I'm fascinated by the Baldwin Hills Stairs ... it may be because I read somewhere that they're big enough to be seen from space. I also love what they represent: an epic opportunity to get outdoors and work up a sweat right in the middle of our big, sprawling, concrete-bound metropolis -- totally free and accessible to everyone.
The straight-up-shot of 282 steps leading to the Baldwin Hills Scenic Overlook is challenging to say the least: they're giant and uneven, and many steps are much taller than typical stairs. But the 360-degree views of Los Angeles at the top are quite stunning. And I find a great deal of satisfaction in taking the steep climb to get there instead of the alternative zig-zagging dirt path. However, if you have prematurely old lady knees like I do, you might want to take the trail back down to the bottom rather than make such a high-impact descent down those very steep stairs. This will also give you a chance to slow down and enjoy the sights and scents of native plants, critters, and insects without fear of being trampled by an overzealous climber.
Directly north of the stairway lies the Hayden Tract, one of my favorite pockets of Culver City. The formerly run-down industrial neighborhood underwent a transformation beginning in the 1980s, when developers Frederick and Laurie Samitaur Smith partnered with architect Eric Owen Moss to convert industrial warehouses into striking contemporary creative and office spaces. Their architecturally radical vision culminated in the Conjunctive Points complex at the corner of Hayden Avenue and National Boulevard, which is currently home to companies like Ogilvy and Anonymous Content. But notable structures line the rest of the street as well, including the trippy Moss-designed cactus garden suspended on a giant steel frame at 3585 Hayden.
Baldwin Hills Stairs and Hayden Tract Walking Tour: (Approximate Distance: 2 2/3 to 4 1/2 miles, depending on whether you take the stairs or the trail; Difficulty: Moderate to Strenuous):
-Begin at the intersection of Hetzler Rd. and Jefferson Blvd. You can either park for free down here on the street, or take Hetzler to the top of the road and pay $6 to park in the lot (which means you'll start the walk by descending the stairs/trail and then climb back up at the end). Look for the big sign reading "Trailhead" and follow the dirt path up the hill until you reach the base of the stairs.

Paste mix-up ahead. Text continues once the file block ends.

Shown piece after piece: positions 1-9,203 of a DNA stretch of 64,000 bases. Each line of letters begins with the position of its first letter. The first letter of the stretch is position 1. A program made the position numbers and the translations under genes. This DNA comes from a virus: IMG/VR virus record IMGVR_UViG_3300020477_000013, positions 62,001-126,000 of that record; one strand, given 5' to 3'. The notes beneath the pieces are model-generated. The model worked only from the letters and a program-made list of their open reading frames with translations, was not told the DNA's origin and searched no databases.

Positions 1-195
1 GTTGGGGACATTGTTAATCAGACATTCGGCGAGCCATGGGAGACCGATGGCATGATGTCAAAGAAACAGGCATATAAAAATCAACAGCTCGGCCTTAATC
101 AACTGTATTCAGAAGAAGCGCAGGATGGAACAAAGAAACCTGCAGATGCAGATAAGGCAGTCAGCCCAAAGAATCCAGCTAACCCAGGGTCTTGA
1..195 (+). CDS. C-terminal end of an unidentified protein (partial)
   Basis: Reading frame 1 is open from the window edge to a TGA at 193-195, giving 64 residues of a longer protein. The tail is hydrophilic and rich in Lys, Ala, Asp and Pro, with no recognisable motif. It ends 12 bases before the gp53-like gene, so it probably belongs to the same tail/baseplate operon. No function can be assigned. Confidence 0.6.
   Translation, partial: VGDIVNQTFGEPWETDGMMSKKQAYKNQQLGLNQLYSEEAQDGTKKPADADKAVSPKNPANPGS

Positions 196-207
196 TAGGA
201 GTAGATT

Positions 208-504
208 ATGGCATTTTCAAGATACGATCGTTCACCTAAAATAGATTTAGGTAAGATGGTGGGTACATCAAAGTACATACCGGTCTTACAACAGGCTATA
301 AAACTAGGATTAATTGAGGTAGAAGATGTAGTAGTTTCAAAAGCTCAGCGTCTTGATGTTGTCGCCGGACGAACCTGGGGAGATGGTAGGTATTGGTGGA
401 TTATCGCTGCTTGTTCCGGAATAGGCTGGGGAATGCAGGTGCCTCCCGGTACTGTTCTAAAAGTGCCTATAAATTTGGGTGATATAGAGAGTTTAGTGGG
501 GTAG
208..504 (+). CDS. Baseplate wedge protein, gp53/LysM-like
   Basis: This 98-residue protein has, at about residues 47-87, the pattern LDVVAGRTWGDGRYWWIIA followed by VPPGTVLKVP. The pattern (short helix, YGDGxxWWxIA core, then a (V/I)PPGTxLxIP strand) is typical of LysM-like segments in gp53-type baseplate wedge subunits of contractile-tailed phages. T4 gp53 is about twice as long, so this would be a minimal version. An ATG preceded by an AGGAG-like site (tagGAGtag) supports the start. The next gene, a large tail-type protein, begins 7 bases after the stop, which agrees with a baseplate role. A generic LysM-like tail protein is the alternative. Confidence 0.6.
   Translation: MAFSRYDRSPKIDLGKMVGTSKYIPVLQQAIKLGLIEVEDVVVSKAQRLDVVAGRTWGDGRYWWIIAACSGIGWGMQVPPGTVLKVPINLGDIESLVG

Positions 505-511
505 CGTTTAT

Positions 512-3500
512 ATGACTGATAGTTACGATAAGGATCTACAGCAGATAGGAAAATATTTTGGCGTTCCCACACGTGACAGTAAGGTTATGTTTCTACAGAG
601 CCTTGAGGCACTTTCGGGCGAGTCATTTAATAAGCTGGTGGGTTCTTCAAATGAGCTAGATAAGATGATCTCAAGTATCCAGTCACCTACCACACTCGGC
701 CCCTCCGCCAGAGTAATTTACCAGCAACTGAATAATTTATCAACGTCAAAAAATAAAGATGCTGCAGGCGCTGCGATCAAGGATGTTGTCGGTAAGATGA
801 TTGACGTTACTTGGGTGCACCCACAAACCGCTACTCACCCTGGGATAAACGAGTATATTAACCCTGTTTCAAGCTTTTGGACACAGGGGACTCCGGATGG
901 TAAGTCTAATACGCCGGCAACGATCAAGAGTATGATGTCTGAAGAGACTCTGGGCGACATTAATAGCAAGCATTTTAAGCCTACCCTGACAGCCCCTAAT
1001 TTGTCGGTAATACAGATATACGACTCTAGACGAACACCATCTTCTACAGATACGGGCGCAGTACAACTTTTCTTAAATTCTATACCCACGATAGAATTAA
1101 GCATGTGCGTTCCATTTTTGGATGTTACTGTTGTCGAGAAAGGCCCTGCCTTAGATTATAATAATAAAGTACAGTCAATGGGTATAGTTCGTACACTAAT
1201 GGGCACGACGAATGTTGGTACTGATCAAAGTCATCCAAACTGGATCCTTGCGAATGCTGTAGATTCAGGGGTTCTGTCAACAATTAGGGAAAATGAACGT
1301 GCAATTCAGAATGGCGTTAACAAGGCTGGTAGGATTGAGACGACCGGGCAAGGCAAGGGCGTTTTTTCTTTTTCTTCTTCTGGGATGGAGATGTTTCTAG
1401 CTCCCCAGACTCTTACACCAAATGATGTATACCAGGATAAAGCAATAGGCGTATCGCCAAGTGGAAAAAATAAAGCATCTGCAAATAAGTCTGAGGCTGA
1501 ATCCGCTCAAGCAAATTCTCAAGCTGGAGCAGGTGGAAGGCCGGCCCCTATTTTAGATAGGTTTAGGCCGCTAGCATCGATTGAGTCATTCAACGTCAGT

-Climb the 282 stairs to the reach the Baldwin Hills Scenic Overlook. Wander around the viewing platform and trails at the top of the 511-foot peak to soak in the awesome panoramic views of the greater Los Angeles area.
-Take either the stairs or the trail back downhill to Jefferson Blvd.
-Turn right on Jefferson. This industrial stretch is not very pleasant or attractive ... and it's a little smelly, but there are some interesting plant and garden stores along the way. After just under a third of a mile, bear left at the split in the road to stay on Jefferson.
-Make a quick left onto Higuera St. (The street sign says Rodeo Rd. heading to the right.) You'll see a sign welcoming you to the Hayden Tract, and then you'll pass the LA School of Gymnastics on your left.
-Turn right on Hayden Ave. Here, the architectural style clearly shifts from industrial/commercial to industrial chic. The next three blocks are home to advertising and design firms, dance studios and other types of creative businesses. At 3585, home to Foundation Content, you'll want to leave the sidewalk to take a closer look at the elevated cactus garden designed by Eric Owen Moss.
-As you approach National Blvd., you'll come to the Conjunctive Points complex on your right. This offbeat and striking architectural landmark includes the intimidating angular black "Stealth" building, as well as the topsy-turvy Samitaur Tower at the corner of Hayden and National. If the parking lot security guard gives you the go-ahead, head deeper into the complex to catch sight of more innovative structures and designs.
-Turn right at the corner of Hayden and National and walk one block to Eastham Dr. Directly across National Blvd. in Syd Kronenthal Park is an entrance to the Ballona Creek Bike Path. The next exit point is a little over a mile down the path at Duquesne Ave., or one could take it all the way to the ocean -- something to keep in mind if you return on two wheels. But today you're walking, so turn right on Eastham.
-The buildings on Eastham reflect the converted industrial sensibility of their neighbors on Hayden. Continue back to Higuera and turn left.
-From here, you'll retrace your steps back to your starting point: Turn right on Jefferson and follow the road as it curves to the right and leads back to the corner of Hetzler Rd.